- If there's anything missing from Mark Weisbrot's musings about the possibility of a U.S. debt downgrade, it's that the only significant threat to the country paying its bills has been the Republicans' reckless willingness to block routine approvals in the name of exactly the austerity policies the bond raters are pushing. But he's right on in his suspicion about the raters' motives:
It is clear that these credit rating agencies have a political agenda. Like most of Wall Street and the politicians that they can buy, they want the US government to cut spending and reduce its deficit. They are not particularly concerned about the more than 22 million Americans who are unemployed, involuntarily working part-time, or given up looking for work altogether. They would prefer a "grand bargain" on spending that cuts senior citizens' social security benefits. This statement from Moody's is a form of political blackmail on the part of the credit rating agencies.- Meanwhile, public servants in Canada are making a strong case against the Harper Cons' determination to feed that agenda - with PSAC holding an Ottawa rally yesterday, while correctional workers took the argument again dumb-on-crime policies to Stephen Harper's Calgary constituency office.
It's perhaps different from the corrupt system that led Moody's to give AAA ratings to more than 46,000 residential mortgage-backed securities between 2000 and 2007, many of which turned out to be worthless. Or the investment grade rating that the agencies gave to Enron until four days before its bankruptcy, or to Lehman Brothers until a few days before its collapse. Many of these ratings were likely influenced by the fees that the credit ratings agencies earned from the institutions whose securities they were rating.
And did I mention that Moody's, S&P and Fitch take about 90% of the revenue earned by the multibillion dollar ratings industry? Or that the three make about 98% of the ratings? There is nothing like a lucrative oligopoly to encourage all kinds of self-serving agendas.
- Martin Regg Cohn discusses how the Ontario NDP's renewed hold on the balance of power should lead to some policies actually aimed at job creation:
(W)hat good is popularity if you can’t do much good? Happily for Horwath, it’s also been a good summer for her party and policies.- Finally, Peter Julian fleshes out the federal NDP's position on economic development - featuring a focus on developing domestic industry beyond resource extraction:
Her bombshell byelection victory this month blocked the Liberals' bid for a majority — and allowed her to retain the balance of power. Without it, Horwath would have been powerless to pursue her party's agenda.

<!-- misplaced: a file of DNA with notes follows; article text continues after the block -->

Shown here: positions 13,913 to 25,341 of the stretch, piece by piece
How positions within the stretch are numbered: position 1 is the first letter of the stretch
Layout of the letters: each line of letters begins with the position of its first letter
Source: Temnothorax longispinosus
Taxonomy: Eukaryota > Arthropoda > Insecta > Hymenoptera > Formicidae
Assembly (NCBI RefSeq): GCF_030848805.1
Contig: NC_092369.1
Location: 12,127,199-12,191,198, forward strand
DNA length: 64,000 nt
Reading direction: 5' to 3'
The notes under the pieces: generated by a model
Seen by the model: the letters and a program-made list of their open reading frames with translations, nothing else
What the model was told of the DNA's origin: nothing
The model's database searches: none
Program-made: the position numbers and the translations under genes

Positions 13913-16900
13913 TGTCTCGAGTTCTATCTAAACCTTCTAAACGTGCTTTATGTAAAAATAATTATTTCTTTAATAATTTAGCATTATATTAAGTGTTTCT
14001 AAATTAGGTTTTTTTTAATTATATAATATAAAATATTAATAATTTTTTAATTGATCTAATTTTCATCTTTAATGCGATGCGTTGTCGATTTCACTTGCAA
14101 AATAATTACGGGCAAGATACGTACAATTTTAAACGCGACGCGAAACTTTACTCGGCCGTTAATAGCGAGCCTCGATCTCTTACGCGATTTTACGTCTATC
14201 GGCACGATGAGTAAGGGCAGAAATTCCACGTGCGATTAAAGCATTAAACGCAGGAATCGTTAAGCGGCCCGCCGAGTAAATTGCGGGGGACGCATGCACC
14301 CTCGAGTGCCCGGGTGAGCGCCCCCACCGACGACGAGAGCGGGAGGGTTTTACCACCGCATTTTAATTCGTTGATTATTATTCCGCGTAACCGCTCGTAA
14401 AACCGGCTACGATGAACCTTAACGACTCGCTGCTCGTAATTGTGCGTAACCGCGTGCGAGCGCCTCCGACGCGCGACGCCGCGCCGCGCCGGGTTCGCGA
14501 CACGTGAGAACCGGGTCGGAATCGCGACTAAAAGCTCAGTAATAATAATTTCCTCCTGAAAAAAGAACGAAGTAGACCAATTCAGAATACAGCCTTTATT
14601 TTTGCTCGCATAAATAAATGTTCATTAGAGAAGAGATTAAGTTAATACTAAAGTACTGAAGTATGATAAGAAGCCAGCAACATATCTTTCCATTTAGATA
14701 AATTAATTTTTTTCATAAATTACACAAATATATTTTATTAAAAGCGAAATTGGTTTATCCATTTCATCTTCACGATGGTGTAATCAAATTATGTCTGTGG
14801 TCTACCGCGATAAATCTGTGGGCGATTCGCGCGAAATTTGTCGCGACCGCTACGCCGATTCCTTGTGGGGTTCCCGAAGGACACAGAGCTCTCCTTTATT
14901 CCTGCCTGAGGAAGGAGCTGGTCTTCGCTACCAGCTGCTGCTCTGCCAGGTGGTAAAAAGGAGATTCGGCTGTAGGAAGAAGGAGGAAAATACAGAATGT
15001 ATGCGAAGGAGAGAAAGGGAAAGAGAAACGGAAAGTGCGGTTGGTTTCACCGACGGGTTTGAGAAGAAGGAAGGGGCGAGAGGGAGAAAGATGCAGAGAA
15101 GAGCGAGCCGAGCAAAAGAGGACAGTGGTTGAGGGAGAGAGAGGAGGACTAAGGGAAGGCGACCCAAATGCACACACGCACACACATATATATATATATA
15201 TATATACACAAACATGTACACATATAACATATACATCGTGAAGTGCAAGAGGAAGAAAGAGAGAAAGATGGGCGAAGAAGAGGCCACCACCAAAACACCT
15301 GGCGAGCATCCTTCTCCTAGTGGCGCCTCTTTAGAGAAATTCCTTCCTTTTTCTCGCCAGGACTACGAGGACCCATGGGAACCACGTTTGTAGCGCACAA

The other piece of good news: An unprecedented public speech by Bank of Canada governor Mark Carney late last month lambasting corporate Canada for sitting on a $560-billion stash of cash.
“This is dead money,” the governor lectured the business world.
Canada's influential central banker wasn't purposely cozying up to Horwath with his comments. But the NDP believes Carney’s musings coincide with one of its major policy planks: Corporations can't be trusted to create jobs with the cash lavished upon them through tax cuts — they need targeted hiring incentives to get the job done.
“What's very obvious is that the use of (reduced) corporate taxes for stimulus doesn't work,” Horwath told me. Now, she wants the minority Liberal government to get serious about her demands.
“I'm very hopeful though, considering what Mr. Carney has said, that our idea will have more cachet.”
For Horwath, the political and economic stars may be in alignment. She is keen to use her new-found political capital to put pressure on big business.
Q The oil industry is gearing up to produce around six million barrels per day in the next 20 years. Is the NDP against that development altogether or would you favour it if all the environmental conditions were met?[Edit: fixed typo.]
A There are two issues. First is the environmental pact. Due diligence is simply not being done, particularly by the federal government in terms of enforcing existing regulation. The rapid pace of the oil and gas development is worrisome in part because sustainability has not been established. But here is the other issue: We need to ensure the resources we develop should have, as much as possible, valueadded done in Canada. We are exporting raw bitumen, raw logs and raw minerals. The Conservative government's plan is to export more in raw state. This is a real problem because when you look at the disastrous trade deficits that we are seeing now in large part because we have a government that is focused on raw exports rather than the development of value-added products. We have lost half a million manufacturing jobs under the Conservatives' watch and they want to fuel raw exports rather than development of refinery capacity and upgrading capacity. When we are exporting raw bitumen, we are exporting jobs. We don't feel that the plan to carve out raw bitumen as fast as possible and ship it offshore is either environmentally sustainable or economically smart from a Canadian perspective.